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Guess Who's Coming to Dinner

It was the First Night of Passover. Sandi was excited, all three of her children would be home for the Seder. Esther the oldest and her two children. Esther’s divorce had been final earlier this year. Judah the middle child with his wife and daughter and Charles the youngest who was bringing with him a guest.

Sandi was hoping that Charles would finally settle down. He had just turned 30. This was the first time that he ever brought a date to the Seder. Esther had met Charles’ new friend and she would be at the house early. Sandi decided that she would sit her eldest down and find out about this young lady.

Sandi loved the traditions. If they had to define themselves Sandi would say that she and Mitch were Reformed Jews. The kids were all Bar and Bat Mitzvahed, and when they got old enough so would the grandchildren.


“Esther,” said Sandi, “I’m so excited, tell me about this young lady that your brother is bringing home.” Charles’ privacy was dear to him and rarely discussed his social life with his parents.

“Mom, hasn’t he told you anything?”

“No, what should he have told me?”

“Well, Mom, she is lovely and terribly bright. She’s working on her doctorate.”

“How, wonderful. What’s her name.”

“It’s Anne.”

A look came over Sandi’s face, for she knew why her daughter was hesitating. The girl wasn’t Jewish. This had never occurred to Sandi. She wasn’t upset. She wasn’t happy. She was numb. She knew how Mitch would react. She had heard him many times, “That boy has always made me proud.” This time would be no different.

How would the rest of the family react? How would her mother react? Sandi’s Mother, Sophie, was the last remaining grandparent. She was a tough, judgmental mother. She had not mellowed. This worried Sandi.

Sandi was also surprised by her lack of a reaction. She knew that she’d never react like her friend Bea. Bea disowned her child when she married out of the religion. She’s never seen her grandchildren. That made no sense to Sandi. She thought about it and said, “Esther, he’s my child and I love him. It’s not what I wanted for him, but if this is the girl he has chosen, I will support him.”

“Mom, I’d like to introduce you to my friend Anne.” The young lady was just as described. Tall, dark hair, slim. Esther thought this girl could be a model. She was shocked by the diamond on the girl’s hand.

“It’s lovely to meet you, Mrs. Levy. Charlie has told me so much about you.”

Sandi was taken aback. The statement seemed incongruous. Charles rarely spoke of his private life and never was called Charlie. “Welcome, to our home, my dear. It’s so nice to have you here.’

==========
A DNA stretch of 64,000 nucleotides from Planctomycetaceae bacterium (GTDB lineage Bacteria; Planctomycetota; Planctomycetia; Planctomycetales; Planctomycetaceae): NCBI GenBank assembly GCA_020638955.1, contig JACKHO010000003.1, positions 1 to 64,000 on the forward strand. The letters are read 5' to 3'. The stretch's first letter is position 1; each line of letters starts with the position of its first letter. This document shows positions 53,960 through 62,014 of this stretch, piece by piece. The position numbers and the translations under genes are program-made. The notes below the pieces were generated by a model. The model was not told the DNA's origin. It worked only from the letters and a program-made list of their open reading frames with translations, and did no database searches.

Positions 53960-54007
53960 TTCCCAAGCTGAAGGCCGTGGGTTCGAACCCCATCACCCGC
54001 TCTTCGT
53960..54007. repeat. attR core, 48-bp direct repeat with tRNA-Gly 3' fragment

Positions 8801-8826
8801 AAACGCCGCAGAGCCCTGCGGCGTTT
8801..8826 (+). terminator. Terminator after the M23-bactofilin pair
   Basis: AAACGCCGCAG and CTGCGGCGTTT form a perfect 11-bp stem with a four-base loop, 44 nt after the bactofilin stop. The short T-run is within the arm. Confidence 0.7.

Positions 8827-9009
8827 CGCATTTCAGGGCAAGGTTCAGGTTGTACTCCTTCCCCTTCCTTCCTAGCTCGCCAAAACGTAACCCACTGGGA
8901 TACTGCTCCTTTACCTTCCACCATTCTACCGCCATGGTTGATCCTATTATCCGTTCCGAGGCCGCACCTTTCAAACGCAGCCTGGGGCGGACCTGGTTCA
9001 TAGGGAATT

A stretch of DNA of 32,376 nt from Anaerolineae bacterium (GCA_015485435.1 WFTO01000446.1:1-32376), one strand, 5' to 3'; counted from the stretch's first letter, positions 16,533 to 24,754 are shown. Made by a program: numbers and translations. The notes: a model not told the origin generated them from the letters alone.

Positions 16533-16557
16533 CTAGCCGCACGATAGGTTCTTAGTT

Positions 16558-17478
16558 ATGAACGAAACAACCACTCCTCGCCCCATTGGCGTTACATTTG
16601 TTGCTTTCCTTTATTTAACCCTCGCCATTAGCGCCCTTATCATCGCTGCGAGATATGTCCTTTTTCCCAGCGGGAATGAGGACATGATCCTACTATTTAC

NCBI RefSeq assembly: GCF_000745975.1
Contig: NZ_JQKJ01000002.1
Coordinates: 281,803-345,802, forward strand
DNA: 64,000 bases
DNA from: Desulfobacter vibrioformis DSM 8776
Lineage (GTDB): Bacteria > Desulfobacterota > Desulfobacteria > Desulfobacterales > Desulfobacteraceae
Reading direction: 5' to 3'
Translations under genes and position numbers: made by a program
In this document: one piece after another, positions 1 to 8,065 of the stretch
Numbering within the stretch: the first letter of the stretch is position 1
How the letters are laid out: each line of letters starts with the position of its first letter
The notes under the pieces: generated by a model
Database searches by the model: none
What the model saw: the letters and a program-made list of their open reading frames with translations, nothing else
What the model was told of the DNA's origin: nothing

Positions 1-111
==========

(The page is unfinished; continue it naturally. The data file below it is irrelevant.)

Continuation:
“This is my husband Mitch, and the woman on the couch is my Mother.”

Charles could have predicted his parents reactions. His dad hugged him, kissed Anne and insisted she call him Mitch. His Mom was a bit distant, he could understand this, but was clearly coming to terms with the situation. The hardest part was yet to come, Grandma Sophie.

Sophie Gerwitz was born in the Bronx in 1919. She lived in the Bronx most of her life until she could no longer, due to her health and safety reasons, shop on the Grand Concourse. Her children moved her to Forest Hills. Although she was far less cantankerous after the move, she would never admit that she liked to new location.

She also never liked her son-in-law. She would describe him as a great husband and father, but a terrible son-in-law

Grandma Sophie had a habit of thinking that she was whispering, when she was in fact speaking at concert hall volume. Very often in her “dulcet tones” speaking about someone who is currently in her company. This terrified Charles.


Charles nervously approached his Grandmother, “Grandma, I’d like to meet my friend, Anne.”
Anne had been warned to expect anything.

“Stan, what kind of a name is Stan for a girl.” Nobody knew if Sophie was hard of hearing or just being difficult.

“No, Grandma, her name is Anne.” repeated Charles.

Charles could see the look in Sophie’s eyes, he knew by now to expect the unexpected.

“Are you Jewish?” Asked Sophie, although she already knew the answer.

“No, Mrs. Gerwitz, I’m not.” Anne stated without hesitation.

“Oh” was all the elderly woman would mutter at the time.

When they weren’t with her , the family often told Sophie stories. How on a sticky day she would say the “humanity is high.” Of course there were always those stories that weren’t so funny, for instance if someone did something she didn’t approve of he or she was “giving me a cancer,” or if she didn’t get her way she claimed, “I was going to faint.”